Ines San Martin thinks that local circumstances may affect papal interpretation/teaching:
Just as Pope St. John Paul II’s papacy was shaped by Poland’s experience under communism, and Benedict XVI’s by Western European concerns such as relativism and secularism, Francis’ pontificate is defined in large part by the problems he encountered over several decades as a Latin American pastor and bishop.
A catalog of those core themes would include marginalization, illiteracy, inequality and poverty, sexism, corruption, governments of socialist inspiration, what South Americans often call “Jockey Club elites” who dominate their societies, as well as racism and ecological devastation.
Meanwhile, John Allen reports that Pope Francis is teaching the popes are fallible (because creatures of their times?):
As Benedict XVI put it in July 2005: “The pope is not an oracle; he is infallible [only] in very rare situations.” Benedict reinforced the point when he published his book “Jesus of Nazareth,” actually inviting people to disagree with him.
At the popular level, however, those limits often haven’t registered. Many people assume Catholics are supposed to accept everything a pope says as Gospel truth — or, at least, that it’s a major embarrassment if a pope is caught in a mistake.
In that context, it’s especially striking that Pope Francis appears determined to set the record straight by embracing what one might dub his own “dogma of fallibility.” The pontiff seems utterly unabashed about admitting mistakes, confessing ignorance, and acknowledging that he may have left himself open to misinterpretation.
Whether such candor is charming or simply confusing, leaving one to wonder if the pope actually means what he says, perhaps is in the eye of the beholder. In any case, it’s become a defining feature of Francis’ style.
During a 65-minute session with reporters, Francis embraced his own fallibility at least seven times:
Asked about a border dispute between Bolivia and Chile, Francis said he wouldn’t comment because “I don’t want to say something wrong” — an indirect admission that he’s capable of doing precisely that.
On a controversy in Ecuador over what he meant by the phrase “the people stood up,” Francis replied that “one sentence can be manipulated” and that “we must be very careful” — an acknowledgement, perhaps, that he hasn’t always shown such prudence.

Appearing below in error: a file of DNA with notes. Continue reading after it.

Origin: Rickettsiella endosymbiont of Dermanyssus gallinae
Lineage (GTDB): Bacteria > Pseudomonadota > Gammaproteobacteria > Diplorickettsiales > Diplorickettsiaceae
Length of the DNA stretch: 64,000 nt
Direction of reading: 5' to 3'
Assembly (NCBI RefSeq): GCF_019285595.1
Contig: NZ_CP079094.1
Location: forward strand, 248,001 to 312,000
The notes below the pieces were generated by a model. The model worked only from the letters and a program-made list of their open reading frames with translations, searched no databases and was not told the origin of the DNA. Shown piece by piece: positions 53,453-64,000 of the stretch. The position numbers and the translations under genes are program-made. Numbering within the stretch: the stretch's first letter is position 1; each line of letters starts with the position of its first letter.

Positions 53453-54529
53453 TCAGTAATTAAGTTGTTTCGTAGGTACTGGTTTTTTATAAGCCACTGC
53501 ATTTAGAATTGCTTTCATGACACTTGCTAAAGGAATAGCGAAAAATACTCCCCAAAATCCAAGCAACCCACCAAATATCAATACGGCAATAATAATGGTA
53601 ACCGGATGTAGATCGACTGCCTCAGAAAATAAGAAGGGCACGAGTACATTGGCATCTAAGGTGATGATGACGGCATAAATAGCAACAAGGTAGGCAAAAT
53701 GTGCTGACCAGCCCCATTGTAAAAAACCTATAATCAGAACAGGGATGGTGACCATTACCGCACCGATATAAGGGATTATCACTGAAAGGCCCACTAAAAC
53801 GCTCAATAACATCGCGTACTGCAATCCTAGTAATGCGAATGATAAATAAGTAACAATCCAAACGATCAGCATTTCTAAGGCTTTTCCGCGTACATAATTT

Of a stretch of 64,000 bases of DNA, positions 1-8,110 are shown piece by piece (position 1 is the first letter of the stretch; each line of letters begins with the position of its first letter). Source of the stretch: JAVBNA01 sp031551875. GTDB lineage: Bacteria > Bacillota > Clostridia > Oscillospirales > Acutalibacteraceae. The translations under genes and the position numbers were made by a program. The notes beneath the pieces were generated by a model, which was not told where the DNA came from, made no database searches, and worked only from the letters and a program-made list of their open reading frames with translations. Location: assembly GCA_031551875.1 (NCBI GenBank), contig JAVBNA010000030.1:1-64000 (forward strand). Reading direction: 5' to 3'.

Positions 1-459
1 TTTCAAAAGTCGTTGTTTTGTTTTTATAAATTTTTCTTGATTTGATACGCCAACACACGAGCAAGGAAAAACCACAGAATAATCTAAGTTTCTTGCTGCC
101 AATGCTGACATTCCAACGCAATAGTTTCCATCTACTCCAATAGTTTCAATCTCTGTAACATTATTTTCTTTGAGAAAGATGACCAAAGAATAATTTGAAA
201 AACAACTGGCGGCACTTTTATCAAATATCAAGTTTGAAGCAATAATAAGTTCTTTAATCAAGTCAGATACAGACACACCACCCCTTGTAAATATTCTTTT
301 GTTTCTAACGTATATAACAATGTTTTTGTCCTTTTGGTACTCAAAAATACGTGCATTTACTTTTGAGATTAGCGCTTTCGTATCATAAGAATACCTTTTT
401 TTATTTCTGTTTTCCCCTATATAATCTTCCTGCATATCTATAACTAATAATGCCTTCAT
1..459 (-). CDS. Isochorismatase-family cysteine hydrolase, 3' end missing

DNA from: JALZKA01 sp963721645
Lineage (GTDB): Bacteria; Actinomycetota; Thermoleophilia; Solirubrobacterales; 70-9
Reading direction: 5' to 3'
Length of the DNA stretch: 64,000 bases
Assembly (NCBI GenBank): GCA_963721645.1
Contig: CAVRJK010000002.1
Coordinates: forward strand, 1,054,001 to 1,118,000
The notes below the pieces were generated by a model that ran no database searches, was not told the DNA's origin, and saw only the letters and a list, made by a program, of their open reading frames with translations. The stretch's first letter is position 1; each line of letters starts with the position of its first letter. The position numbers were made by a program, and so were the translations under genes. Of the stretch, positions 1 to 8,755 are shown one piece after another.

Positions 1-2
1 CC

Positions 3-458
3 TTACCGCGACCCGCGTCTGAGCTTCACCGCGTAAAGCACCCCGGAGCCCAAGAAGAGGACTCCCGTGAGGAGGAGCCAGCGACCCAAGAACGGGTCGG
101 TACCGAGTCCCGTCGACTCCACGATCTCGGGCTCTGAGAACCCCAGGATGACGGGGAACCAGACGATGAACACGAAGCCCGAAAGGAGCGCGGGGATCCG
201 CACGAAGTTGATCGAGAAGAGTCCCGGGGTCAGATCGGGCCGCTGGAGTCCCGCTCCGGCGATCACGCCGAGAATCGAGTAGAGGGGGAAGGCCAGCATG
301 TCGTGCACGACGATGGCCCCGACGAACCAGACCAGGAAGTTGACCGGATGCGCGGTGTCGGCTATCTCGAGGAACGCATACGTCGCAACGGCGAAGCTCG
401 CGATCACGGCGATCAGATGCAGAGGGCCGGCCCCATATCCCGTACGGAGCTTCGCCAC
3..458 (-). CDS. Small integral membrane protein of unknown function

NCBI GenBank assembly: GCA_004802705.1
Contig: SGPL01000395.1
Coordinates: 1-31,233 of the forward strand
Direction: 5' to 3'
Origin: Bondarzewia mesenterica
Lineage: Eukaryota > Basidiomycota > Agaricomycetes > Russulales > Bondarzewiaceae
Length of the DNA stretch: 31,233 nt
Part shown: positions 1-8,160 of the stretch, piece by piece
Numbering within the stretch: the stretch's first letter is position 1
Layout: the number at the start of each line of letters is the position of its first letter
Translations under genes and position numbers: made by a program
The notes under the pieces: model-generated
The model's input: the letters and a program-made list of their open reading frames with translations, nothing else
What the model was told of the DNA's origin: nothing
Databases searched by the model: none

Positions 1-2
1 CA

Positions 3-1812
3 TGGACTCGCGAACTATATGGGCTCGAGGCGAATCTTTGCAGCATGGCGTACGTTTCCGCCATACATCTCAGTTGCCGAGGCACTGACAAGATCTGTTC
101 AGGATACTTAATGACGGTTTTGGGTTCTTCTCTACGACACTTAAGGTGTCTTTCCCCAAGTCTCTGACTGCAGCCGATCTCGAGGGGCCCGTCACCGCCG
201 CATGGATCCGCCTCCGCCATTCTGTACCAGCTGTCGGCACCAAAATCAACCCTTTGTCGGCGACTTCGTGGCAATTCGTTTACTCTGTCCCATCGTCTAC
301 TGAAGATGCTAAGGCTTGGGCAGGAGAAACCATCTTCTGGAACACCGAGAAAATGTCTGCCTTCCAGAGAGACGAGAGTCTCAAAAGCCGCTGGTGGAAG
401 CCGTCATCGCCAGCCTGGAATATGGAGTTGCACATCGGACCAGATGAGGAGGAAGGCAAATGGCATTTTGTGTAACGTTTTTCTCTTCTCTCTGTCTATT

Asked about tensions between Greece and the Eurozone, Francis said he has a “great allergy” to economic matters and said of the corporate accounting his father practiced in Argentina, “I don’t understand it very well.” For a pontiff who’s made economic justice and global finance a centerpiece of his social rhetoric, it was a fairly breathtaking acknowledgment.
Also on the situation in Greece, Francis said he heard a year ago about a United Nations plan to allow countries to declare bankruptcy, but added, “I don’t know if it’s true,” and, remarkably, asked reporters traveling with him to explain it if they happened to know what he was talking about. (Francis may have been referring to a UN debate in 2014 over an international bankruptcy law.)
On blowback in the United States about his rhetoric on capitalism, Francis said he’s aware of it, but declined to react because “I don’t have the right to state an opinion isolated from dialogue.”
When challenged about why he speaks so much about the poor, but relatively little about the middle class, Francis bluntly conceded, “It’s an error of mine not to think about this,” and “you’re telling me about something I need to do.”
Asked whether he’s concerned that his statements can be exploited by governments and lobby groups, Francis said “every word” is at risk of being taken out of context, and added: “If I make a mistake, with a bit of shame I ask forgiveness and go forward.”
Might these be reasons why the majority of Roman Catholics in the U.S. don’t seem to pay attention to papal teaching?